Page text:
qRT-PCR was performed to confirm the differently expressed genes. Total RNA from two samples (flubendiamide-treated and control ACBs) was extracted as described above. Complementary DNA was synthesized using an equal amount of total RNA (1 μg) from the two samples according to the instructions of the PrimeScript™ RT Reagent Kit with gDNA Eraser (Perfect Real Time) (Takara, Dalian, China). The primers employed in qRT-PCR are listed in Additional file 8. Each 20 μL of PCR master mix contained 2 μL of diluted cDNA template, 10 μL of SYBR Premix Ex Taq™, 0.4 μL of forward primer (10 μM), 0.4 μL of reverse primer (10 μM), 0.4 μL of Rox Reference Dye II (50×) and 6.8 μL of RNase-free H2O, according to the instructions of SYBR® Premix Ex Taq™ (Perfect Real Time) (Takara, Dalian, China). Thermal cycling was completed on a 7500 Real-time PCR system (Applied Biosystems, USA) using the following program: 95 °C for 30 s, followed by 40 cycles of 95 °C for 5 s and 60 °C for 34 s. Subsequently, a melting curve analysis from 60 °C to 90 °C was applied to all reactions to verify a single PCR product. After which the average cycle threshold (Ct) was calculated per sample. The housekeeping gene β-actin from the ACB was used as a previously evaluated internal control and was applied as an appropriate reference for insecticide-induced gene expression profiling [45]. The fold change of target genes was calculated using the relative quantitative method (2-Ct) [46]. To check reproducibility, four technical replicates and three biological replicates were carried out for each treatment. Statistical analysis was performed using Duncan’s Multiple Range Test for significance (P < 0.05) in SPSS 17.0 (SPSS, Inc., Chicago, IL, USA).



Asian corn borer






Clusters of orthologous groups


Cytochrome P450 monooxygenase


Expressed sequenced tag


Gamma-aminobutyric acid receptor


Glutamate-gated chloride channel


Gene ontology


Glutathione S-transferase


Kyoto Encyclopedia of Genes and Genomes


nicotinic acetylcholine receptor


Next-generation sequencing


Non-redundant protein database


Open reading frame


Polymerase chain reaction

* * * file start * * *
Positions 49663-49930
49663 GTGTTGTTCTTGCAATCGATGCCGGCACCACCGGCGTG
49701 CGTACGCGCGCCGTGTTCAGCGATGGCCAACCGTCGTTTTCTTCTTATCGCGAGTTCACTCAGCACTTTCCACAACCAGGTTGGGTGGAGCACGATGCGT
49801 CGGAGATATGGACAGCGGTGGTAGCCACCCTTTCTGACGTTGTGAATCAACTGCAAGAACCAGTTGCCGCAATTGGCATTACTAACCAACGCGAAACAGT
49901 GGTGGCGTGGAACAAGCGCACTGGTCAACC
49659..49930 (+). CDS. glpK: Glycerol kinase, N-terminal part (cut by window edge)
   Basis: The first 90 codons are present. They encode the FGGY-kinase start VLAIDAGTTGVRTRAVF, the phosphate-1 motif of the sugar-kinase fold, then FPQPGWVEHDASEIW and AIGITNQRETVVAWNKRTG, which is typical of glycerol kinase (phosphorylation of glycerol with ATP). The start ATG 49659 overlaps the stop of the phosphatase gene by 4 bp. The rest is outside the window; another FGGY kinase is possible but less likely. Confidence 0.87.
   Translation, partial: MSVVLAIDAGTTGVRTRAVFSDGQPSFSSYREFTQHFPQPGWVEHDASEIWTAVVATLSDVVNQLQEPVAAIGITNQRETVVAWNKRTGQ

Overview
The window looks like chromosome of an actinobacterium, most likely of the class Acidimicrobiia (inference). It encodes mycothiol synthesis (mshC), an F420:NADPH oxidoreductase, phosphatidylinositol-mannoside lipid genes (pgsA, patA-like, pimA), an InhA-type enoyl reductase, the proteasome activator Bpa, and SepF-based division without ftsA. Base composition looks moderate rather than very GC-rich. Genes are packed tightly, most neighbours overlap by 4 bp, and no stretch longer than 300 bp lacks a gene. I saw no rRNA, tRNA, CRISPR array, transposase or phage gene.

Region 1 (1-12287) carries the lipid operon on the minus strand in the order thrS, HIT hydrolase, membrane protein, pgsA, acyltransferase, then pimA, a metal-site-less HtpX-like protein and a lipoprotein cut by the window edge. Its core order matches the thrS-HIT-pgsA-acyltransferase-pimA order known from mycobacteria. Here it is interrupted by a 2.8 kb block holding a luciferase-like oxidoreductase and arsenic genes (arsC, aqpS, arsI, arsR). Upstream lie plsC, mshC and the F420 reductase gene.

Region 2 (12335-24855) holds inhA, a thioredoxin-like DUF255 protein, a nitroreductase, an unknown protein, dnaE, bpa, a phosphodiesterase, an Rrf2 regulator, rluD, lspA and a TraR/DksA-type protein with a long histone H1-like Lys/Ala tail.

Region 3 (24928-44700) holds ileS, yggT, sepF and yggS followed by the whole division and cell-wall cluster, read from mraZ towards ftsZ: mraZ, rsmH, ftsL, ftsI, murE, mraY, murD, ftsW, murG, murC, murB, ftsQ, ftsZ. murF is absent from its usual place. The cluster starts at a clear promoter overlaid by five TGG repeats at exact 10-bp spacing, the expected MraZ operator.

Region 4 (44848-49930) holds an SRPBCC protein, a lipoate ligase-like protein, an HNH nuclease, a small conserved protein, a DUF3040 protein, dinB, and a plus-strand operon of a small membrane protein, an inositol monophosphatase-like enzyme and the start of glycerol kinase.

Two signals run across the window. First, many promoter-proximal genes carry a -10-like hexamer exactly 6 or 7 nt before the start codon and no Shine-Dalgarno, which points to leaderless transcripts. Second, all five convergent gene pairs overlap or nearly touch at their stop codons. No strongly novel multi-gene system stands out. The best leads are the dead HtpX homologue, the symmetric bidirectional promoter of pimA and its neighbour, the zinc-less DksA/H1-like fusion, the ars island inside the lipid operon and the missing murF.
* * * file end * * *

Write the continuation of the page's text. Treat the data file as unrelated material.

Personal genome machine


Ryanodine receptor


Voltage-gated sodium channel


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This work was financially supported by grants from the National Natural Science Foundation of China (31601667), the National Key Research and Development Program of China (2016YFD0200500) and the Public Welfare Project from the Ministry of Agriculture of the People’s Republic of China (201203038). The funding bodies had no role in the design of the study and collection, analysis and interpretation of the data and drafting of the manuscript.

Availability of data and materials

The raw nucleotide reads obtained using Ion Torrent PGM sequencing were submitted to the Sequence Read Archive (SRA) database at NCBI with accession number SRP073016 ( All other data are included within the article and in the Additional files.

Authors’ contributions

LC, CHR and HZY conceived and designed the study. LC, CHR, DBY and HZY drafted the manuscript. LC conducted the sample collection, library construction, data processing, bioinformatics analysis, RT-PCR and qRT-PCR. ZYW coordinated the study. All authors contributed to the preparation of the final version. All authors read and approved the final manuscript.

Competing interests

The authors declare that they have no competing interests.

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Corresponding author

Correspondence to Huizhu Yuan.

Additional files

Additional file 1:

GO classifications of the ACB unigenes. (DOCX 15 kb)

Additional file 2:

KEGG pathway annotation of the ACB unigenes. (DOCX 25 kb)

Additional file 3:

Cytochrome P450 nucleotide sequences of the ACB. (TXT 48 kb)

Additional file 4:

Glutathione S-transferase nucleotide sequences of the ACB. (TXT 17 kb)

Additional file 5:

Carboxyl/cholinesterase nucleotide sequences of the ACB. (TXT 43 kb)

Additional file 6:

Nucleotide sequences of the target sites of the most important insecticide classes. (TXT 25 kb)

Additional file 7:

Differentially expressed genes between flubendiamide-treated and control ACBs. (XLS 27928 kb)

Additional file 8:

Information for the primers used in the qRT-PCR analysis. (DOCX 16 kb)

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Cui, L., Rui, C., Yang, D. et al. De novo transcriptome and expression profile analyses of the Asian corn borer (Ostrinia furnacalis) reveals relevant flubendiamide response genes. BMC Genomics 18, 20 (2017).

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  • Gene Ontology
  • Insecticide Resistance
  • Flubendiamide
  • Chlorantraniliprole
  • Cuticular Protein